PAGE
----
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In spite of Boston being a supremely healthy city, natural skincare products have been hard to come by in a boutique experience—which is exactly why Tara Foley chose to pursue her dream of opening Follain here in the South End. Situated on a busy corner of Dartmouth Street, just blocks from Back Bay station, Follain is fresh and welcoming with a sort of green apothecary vibe to the space. White tile, a centerpiece sink, wood details, dainty black table mirrors, and succulents throughout are punctuated with bric-a-brac from salvage markets around New England, including Brimfield Antique Show.
Foley is a recent Babson MBA graduate, but her interest in clean skincare has deeper roots than just business plans or a local need to fill. Foley spent time learning how personal care products are made from the ground up—a lavender farm in France, skincare line in Maine—but she also launched a blog (The Natural Chemyst) where after years of coverage, relationships had been nurtured among over twenty brands which she now stocks. With a business competition prize and the realization that beauty is a tactile experience, Foley had her a-ha moment for the store whose title means "healthy, wholesome, and sound" in Gaelic.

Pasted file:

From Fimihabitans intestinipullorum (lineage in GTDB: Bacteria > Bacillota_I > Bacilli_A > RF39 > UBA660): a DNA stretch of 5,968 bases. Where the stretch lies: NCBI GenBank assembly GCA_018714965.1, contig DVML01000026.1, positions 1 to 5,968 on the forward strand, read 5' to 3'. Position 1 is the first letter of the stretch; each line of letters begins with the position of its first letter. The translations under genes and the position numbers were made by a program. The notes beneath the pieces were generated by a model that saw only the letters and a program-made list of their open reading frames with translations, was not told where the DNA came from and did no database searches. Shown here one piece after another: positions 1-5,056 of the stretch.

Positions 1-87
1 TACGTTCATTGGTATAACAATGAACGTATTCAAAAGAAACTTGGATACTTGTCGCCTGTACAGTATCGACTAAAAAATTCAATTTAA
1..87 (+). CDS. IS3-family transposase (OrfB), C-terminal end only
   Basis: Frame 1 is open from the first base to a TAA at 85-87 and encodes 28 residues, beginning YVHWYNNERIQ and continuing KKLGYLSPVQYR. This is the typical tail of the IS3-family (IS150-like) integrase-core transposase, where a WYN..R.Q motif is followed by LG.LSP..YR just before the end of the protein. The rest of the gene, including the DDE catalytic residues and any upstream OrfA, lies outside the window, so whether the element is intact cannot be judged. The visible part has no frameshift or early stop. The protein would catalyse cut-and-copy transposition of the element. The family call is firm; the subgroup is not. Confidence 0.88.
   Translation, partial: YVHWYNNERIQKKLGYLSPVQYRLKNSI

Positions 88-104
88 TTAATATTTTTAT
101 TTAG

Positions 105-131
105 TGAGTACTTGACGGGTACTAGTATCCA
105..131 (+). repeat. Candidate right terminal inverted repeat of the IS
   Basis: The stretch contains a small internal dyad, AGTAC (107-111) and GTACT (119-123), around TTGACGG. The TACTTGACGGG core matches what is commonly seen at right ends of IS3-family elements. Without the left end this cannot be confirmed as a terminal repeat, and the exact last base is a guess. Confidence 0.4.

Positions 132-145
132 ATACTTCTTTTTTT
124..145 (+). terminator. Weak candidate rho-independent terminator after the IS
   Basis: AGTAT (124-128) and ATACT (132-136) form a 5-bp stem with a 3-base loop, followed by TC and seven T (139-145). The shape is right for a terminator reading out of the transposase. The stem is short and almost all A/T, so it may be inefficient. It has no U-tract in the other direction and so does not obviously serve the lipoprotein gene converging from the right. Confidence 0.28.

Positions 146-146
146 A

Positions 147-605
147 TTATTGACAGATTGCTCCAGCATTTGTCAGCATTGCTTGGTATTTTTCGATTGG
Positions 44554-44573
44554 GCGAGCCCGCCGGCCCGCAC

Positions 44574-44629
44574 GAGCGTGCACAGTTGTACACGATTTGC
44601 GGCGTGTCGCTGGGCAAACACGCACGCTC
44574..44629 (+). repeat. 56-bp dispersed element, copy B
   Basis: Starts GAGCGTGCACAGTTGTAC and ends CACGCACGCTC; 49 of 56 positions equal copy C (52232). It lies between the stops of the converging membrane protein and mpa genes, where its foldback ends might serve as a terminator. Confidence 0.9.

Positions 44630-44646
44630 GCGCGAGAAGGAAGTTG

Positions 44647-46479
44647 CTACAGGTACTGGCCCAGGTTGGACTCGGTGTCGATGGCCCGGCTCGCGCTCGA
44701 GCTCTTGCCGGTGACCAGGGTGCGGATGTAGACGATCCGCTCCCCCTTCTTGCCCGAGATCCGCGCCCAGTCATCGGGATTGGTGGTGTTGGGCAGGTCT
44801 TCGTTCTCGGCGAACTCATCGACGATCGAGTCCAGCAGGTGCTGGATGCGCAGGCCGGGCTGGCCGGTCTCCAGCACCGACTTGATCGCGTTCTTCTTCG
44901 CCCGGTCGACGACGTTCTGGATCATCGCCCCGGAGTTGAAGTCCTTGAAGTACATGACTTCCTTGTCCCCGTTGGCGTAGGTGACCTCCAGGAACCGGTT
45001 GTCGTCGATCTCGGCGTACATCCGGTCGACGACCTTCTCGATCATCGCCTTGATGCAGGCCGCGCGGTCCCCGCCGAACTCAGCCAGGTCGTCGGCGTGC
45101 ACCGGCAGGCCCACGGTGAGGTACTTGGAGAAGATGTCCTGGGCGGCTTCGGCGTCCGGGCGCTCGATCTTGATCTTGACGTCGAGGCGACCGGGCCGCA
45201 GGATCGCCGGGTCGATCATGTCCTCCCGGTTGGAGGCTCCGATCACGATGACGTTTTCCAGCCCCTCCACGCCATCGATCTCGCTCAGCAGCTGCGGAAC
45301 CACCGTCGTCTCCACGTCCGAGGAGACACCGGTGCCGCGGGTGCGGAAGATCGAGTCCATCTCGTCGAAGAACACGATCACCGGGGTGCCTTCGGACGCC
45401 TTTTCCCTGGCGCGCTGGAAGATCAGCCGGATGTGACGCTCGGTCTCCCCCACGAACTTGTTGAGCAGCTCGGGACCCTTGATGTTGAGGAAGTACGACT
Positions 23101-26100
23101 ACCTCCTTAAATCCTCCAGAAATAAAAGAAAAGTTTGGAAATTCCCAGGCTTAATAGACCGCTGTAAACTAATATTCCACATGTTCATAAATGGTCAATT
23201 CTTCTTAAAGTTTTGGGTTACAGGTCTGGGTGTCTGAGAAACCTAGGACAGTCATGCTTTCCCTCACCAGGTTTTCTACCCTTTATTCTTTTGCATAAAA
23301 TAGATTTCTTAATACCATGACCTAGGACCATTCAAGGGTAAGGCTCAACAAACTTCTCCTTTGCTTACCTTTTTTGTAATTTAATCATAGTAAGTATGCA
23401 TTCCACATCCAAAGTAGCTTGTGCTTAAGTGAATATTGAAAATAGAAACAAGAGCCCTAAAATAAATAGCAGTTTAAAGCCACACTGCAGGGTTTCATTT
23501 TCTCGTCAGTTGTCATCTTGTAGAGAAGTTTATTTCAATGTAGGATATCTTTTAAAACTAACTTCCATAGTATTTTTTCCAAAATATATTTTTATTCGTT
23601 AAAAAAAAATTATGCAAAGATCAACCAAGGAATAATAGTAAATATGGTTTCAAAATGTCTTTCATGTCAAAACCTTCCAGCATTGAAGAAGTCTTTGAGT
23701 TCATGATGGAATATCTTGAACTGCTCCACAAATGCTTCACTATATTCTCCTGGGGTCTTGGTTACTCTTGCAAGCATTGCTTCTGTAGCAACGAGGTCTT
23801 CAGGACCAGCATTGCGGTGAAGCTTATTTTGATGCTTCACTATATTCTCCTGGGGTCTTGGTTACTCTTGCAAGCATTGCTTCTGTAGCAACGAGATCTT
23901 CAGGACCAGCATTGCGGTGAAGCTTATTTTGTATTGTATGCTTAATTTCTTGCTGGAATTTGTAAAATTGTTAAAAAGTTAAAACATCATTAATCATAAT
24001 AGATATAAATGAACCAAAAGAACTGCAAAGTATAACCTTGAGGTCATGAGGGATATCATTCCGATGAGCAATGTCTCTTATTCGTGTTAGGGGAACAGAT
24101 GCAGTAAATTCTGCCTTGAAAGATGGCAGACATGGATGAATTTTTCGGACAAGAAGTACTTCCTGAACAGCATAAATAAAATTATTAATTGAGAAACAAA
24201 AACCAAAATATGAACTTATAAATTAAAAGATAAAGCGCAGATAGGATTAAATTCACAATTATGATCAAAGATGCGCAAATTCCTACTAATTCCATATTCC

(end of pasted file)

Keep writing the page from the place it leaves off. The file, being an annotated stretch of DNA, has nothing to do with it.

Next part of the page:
Follain organizes itself differently than the typical beauty shop: the 25 American brands (several of which are regional) are arranged by product category, not by company. Because everything is a natural, botanical-based formula, different lines can be used together without losing potency or benefits (unlike those department store multi-step programs requiring you to purchase a whole collection). Three of the companies—Dr. Alkaitis, Farmaesthetics, and Tammy Fender (a Gwyneth Paltrow favorite)—were the first to enter the natural skincare space, though until now they have rarely been available for purchase outsides spas and hotels. Natick-based Shamanuti formulates its line in Fall River, and an activated charcoal gel face wash has proven a top seller for the new boutique.
But here is where it gets really interesting—similar to a brewery's growler program, Foley has the concept of selling Follain-branded reusable glass pump bottles to fill as needed with a pay per ounce soap system. Each year, Americans dispose of two million pounds of plastic waste, so this is Foley's way of doing something good for your body and Mother Earth. Above that centerpiece sink we mentioned, three large metal jugs are at the ready to dispense mild castile soaps from regional manufacturers (currently on rotation are soaps from Maine, Vermont, and Quincy, MA). Coming in a 16 ounce bottle and a travel-ready 3 ounce bottle, customers pay a deposit ($8 and $5 respectively) then $1 per ounce for the first fill and $0.50 per ounce thereafter. Is that genius or what? We can already see Follain impacting more than our beauty shelf.
· Follain [Official Site]
· The Natural Chemyst [Official Blog]